For review: PEP 308 - If-then-else expression

Peter Schwalm peter.schwalm at
Tue Feb 18 18:04:26 CET 2003

Guido van Rossum <guido at> wrote in message news:<mailman.1044638179.4983.python-list at>...
>     The proposed syntax is as follows:
>         <expression1> if <condition> else <expression2>

For me there are some points to consider:

- I'm a c/c++ veteran and have no difficulties reading a ternary operator
like "?:". Although it might look weird for many people, I often prefer
not to spread the handling of alternatives into statements instead of
doing it in the expression itself. Using if-else statements would often
lead to repetion of code. For example I would not like to code a
complicated printf() twice only because a single argument has two

- In python I often use the construct

	"(else, if) [condition]"

instead of "?:". But this has two disadvantages:

	a) both alternatives are evaluated. This is not always tolerable.
	b) it is somewhat counter-intuitive because the "if" and "else"-
	   parts inside the sequence are in the "wrong" order.

On the other hand I like this construct because it is *more general*
than "?:". Instead of using a truth value as an index, one can use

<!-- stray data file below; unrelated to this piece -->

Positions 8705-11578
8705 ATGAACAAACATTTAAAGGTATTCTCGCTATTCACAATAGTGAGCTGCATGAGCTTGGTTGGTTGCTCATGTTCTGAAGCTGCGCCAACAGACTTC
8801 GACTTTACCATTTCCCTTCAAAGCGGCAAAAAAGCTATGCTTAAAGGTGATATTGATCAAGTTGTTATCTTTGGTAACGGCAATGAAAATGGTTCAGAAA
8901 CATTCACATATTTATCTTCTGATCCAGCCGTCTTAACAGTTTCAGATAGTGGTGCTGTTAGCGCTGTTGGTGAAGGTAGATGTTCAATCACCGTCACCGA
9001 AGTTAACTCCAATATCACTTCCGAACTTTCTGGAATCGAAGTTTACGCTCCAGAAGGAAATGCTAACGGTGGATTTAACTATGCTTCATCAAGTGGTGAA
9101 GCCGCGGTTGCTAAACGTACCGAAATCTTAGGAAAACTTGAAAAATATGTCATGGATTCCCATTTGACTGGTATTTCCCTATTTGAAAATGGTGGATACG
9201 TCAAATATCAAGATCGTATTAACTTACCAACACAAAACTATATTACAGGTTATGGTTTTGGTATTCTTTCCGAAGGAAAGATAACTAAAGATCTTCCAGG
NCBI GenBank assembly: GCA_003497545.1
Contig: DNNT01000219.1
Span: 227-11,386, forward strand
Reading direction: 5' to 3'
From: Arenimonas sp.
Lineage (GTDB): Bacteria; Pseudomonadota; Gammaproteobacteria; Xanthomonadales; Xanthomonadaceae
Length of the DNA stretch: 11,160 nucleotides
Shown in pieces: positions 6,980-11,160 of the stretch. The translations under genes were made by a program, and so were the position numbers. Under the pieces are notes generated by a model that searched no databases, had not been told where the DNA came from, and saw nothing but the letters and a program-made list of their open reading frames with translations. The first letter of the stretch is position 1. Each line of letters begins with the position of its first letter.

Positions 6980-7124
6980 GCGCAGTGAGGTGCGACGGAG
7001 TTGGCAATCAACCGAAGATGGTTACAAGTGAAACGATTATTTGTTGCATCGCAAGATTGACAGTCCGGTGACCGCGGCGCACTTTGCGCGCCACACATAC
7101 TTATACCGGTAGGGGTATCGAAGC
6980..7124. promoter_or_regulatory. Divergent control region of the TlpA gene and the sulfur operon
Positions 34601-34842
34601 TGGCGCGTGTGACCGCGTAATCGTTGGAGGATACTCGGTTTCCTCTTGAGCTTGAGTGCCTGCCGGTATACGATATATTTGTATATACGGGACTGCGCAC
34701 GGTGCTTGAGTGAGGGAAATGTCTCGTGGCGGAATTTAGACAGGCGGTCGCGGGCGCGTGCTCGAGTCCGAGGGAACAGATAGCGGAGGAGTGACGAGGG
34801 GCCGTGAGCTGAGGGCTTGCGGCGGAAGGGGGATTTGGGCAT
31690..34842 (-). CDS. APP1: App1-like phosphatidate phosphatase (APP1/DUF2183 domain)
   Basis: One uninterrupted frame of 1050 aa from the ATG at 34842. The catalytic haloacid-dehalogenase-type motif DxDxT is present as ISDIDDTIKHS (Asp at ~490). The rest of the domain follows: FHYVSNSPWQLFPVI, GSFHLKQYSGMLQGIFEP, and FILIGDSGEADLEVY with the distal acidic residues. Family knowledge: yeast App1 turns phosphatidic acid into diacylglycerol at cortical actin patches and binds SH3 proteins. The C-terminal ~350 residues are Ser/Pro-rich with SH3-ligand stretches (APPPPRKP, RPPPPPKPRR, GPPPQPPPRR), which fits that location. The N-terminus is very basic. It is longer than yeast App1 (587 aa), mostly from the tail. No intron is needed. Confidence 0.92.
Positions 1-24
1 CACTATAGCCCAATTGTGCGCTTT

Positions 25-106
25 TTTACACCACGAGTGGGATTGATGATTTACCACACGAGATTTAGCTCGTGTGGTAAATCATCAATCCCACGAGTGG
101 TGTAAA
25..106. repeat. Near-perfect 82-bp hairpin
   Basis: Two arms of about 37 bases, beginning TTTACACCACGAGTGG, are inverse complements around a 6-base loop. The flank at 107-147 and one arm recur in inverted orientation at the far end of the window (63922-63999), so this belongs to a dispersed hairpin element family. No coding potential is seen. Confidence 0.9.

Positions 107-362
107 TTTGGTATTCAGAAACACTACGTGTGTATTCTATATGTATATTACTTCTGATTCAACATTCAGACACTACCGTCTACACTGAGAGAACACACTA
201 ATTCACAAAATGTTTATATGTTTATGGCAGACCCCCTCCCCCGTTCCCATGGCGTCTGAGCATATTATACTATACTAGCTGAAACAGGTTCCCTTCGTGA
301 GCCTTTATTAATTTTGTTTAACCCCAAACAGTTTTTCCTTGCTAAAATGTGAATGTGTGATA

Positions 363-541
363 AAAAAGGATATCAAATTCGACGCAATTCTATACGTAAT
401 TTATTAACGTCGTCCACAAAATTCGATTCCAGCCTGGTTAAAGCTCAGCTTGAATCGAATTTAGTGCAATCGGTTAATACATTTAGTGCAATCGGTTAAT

*any* integer value as an index. So we not only have an "if ... else"
inside expressions, but also the more general "if ... elif ... else"
which IMHO is much more intuitive than nested "if"s -- in statements as
well as in expressions.

Given that, I ask myself, if it would not be possible to have such a
multi-selection in expressions but without the disadvantage of all
alternatives being evaluated (like in "(else, if) [condition]").

This might be accomplished with something like a
"lazy-evaluation sequence" -- a sequence the members of which are only
evualated by a subscript operation.

>From Parzival Herzog's contribution to this discussion I know one can
achieve this effect by using lambdas as sequence members like in

	(lambda ifPart, lambda elsePart) [condition]

	a) I think this looks really weird and
	b) I suppose it is very inefficient.

I also believe that such a "lazy-evaluation sequence" would not hurt the
spirit of Python because Python is already very strong in processing
sequences like tuples, lists and now generators.

I'm not sure if such a construct can be introduced into Python, but if
it's possible, IMHO it would be better to abandon a ternary operator
and instead introduce the more general and powerful concept of a lazy
sequence. I think both constructs aren't very intuitive. Given that I
would introduce only the more powerful concept.

Peter Schwalm

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